3. E. Honda

Note the staggering number of OG Street Fighter II characters on this list.

Like several other characters on this list (Chun-Li, Guile, and Blanka specifically), dear Edmond Honda has been with the franchise since Street Fighter II. He’s one of Japan’s best sumo fighters, and though he doesn’t participate in many actual sumo fights these days thanks to his older age, he remains on the Street Fighter roster. In addition to his fondness for travelling the world, he also works as a chef, and demonstrates his cooking skills in the game’s World Tour mode.

E. Honda notably has more techniques at his disposal than ever in Street Fighter 6. All of his best moves from previous titles return here, including the Hundred-Hand Slap, Sumo Headbutt, and Ochio Throw, along with several new ones like those attached to the Sumo Dash. These have made him a solid character, better than he ever was in Street Fighter V.

There are a couple of reasons for why he’s one of the least-played characters this time around. The reality is that Honda was never popular among the crop of online players in Street Fighter games, because they don’t find his character design appealing. This is why he was so late to arrive in SFV, though it’s clear the development team wanted to have all the original SFII characters assembled for the base roster again here. He’s also outclassed by other characters in terms of their aesthetics and abilities as a big brawler, in terms of his design and move set.

All that said, there’s a good chance that he could rise on this list. He’s hardly bad on the tier lists ranking his fighting potential, and he’s a likable dude. This all depends on the characters released over the next couple of years, some of which could be big guys and gals like Honda with designs the online audience might find more appealing. Only time will tell here.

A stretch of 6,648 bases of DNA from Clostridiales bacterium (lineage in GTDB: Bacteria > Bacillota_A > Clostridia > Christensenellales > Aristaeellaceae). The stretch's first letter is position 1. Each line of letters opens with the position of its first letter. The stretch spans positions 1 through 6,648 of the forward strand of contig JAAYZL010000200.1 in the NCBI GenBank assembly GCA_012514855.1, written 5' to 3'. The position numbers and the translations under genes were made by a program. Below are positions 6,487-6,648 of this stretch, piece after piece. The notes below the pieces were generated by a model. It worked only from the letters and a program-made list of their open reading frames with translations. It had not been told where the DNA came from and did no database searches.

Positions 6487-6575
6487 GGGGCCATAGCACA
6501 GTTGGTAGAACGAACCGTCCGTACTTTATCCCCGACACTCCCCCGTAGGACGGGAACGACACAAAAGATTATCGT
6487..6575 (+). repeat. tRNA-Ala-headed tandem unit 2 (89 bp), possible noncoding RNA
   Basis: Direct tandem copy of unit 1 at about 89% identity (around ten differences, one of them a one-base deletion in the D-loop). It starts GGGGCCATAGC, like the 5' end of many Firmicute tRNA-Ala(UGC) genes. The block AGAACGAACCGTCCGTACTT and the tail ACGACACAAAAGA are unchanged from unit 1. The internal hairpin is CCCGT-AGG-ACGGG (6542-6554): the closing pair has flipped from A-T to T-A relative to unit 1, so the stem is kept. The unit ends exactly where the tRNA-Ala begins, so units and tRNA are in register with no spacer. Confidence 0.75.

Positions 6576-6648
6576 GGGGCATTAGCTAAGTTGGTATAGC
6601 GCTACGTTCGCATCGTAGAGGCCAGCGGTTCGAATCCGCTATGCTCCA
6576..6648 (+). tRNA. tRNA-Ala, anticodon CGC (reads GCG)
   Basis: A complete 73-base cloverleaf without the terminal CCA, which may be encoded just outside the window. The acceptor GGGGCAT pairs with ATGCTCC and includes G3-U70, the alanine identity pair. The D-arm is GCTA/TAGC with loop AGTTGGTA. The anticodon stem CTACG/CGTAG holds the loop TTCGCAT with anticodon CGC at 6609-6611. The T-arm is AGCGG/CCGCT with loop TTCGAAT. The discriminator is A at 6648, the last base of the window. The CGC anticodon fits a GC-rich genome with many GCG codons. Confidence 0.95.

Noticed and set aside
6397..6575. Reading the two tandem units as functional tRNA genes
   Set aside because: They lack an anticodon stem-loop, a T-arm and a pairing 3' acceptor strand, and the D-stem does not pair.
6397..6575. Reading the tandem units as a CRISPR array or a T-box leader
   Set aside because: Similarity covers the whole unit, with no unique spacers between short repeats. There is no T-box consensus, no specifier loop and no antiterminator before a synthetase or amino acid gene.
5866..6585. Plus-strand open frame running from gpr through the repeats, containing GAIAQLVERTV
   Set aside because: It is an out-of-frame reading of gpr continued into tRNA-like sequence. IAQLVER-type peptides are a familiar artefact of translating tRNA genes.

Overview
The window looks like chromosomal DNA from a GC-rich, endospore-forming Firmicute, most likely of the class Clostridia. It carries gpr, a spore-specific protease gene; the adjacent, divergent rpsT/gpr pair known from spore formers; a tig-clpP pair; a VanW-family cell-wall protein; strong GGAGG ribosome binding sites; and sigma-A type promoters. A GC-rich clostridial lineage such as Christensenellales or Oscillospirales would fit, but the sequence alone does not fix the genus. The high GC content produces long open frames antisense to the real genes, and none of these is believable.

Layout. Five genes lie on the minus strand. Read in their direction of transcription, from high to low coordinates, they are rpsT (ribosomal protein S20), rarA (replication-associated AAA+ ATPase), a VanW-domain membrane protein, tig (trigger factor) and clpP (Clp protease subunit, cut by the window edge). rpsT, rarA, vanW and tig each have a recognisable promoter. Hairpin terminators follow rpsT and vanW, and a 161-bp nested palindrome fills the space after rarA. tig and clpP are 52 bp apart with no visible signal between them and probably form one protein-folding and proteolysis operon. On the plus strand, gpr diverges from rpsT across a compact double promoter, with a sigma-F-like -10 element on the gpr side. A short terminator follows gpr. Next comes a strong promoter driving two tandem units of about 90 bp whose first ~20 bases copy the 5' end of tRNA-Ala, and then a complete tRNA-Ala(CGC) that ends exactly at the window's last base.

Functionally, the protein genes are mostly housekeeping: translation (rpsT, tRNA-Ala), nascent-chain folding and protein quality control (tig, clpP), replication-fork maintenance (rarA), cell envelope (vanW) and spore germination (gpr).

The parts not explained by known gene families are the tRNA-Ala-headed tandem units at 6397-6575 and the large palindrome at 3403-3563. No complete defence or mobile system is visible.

2. Lily

Lily has Condor Dived onto the penultimate position on this list.

Lily is another one of the new characters introduced as part of Street Fighter 6’s base roster, though her origins are familiar. She’s a member of the same Thunderfoot tribe that the aptly-named Thunder Hawk belongs to. Every fighter in the tribe apparently trains with the same move set, as she uses several techniques that T. Hawk utilized, including the Tomahawk Buster and Mexican Typhoon.

Lily honestly seemed like she would be one of the more popular characters upon being first introduced before SF6’s release. This was Capcom putting T. Hawk’s moves on a character with a design more appealing to mainstream players these days. Lily herself also seemed like she would be a solid fighter, a character with a smaller frame who uses moves from a large and bulky character.

This is not the case, as evidenced by her position on this list. Lily inherits none of the positives from a small character inheriting the moves of a larger character, but many of the negatives. Her normal attacks and techniques are lacking in damage enough that her good range, command throw, and ease of use can’t make up for their setbacks. Anyone less experienced at Street Fighter (or fighting games as a whole) who didn’t want to use Ryu, Ken, or Luke has gravitated towards Marisa instead.